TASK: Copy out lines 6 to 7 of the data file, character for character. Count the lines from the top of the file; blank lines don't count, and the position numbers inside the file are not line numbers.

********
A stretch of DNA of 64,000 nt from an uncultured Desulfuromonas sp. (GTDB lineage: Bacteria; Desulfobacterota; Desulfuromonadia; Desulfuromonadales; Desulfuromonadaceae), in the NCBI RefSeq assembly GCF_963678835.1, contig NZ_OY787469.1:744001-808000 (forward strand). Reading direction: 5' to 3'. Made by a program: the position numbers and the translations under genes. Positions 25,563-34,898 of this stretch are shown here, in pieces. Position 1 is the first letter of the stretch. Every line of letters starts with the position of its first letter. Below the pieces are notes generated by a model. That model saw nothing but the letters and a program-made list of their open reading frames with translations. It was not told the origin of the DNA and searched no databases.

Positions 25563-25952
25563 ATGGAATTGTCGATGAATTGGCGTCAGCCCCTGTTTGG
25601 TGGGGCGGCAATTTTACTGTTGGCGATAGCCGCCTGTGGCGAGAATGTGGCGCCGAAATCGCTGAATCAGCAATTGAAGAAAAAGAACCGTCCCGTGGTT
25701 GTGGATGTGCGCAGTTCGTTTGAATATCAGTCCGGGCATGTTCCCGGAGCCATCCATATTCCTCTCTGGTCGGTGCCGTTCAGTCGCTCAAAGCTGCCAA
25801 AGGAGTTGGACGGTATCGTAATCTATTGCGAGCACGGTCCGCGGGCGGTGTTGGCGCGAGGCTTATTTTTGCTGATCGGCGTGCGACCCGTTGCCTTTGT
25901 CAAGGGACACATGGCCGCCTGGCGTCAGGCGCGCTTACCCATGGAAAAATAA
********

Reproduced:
25801 AGGAGTTGGACGGTATCGTAATCTATTGCGAGCACGGTCCGCGGGCGGTGTTGGCGCGAGGCTTATTTTTGCTGATCGGCGTGCGACCCGTTGCCTTTGT
25901 CAAGGGACACATGGCCGCCTGGCGTCAGGCGCGCTTACCCATGGAAAAATAA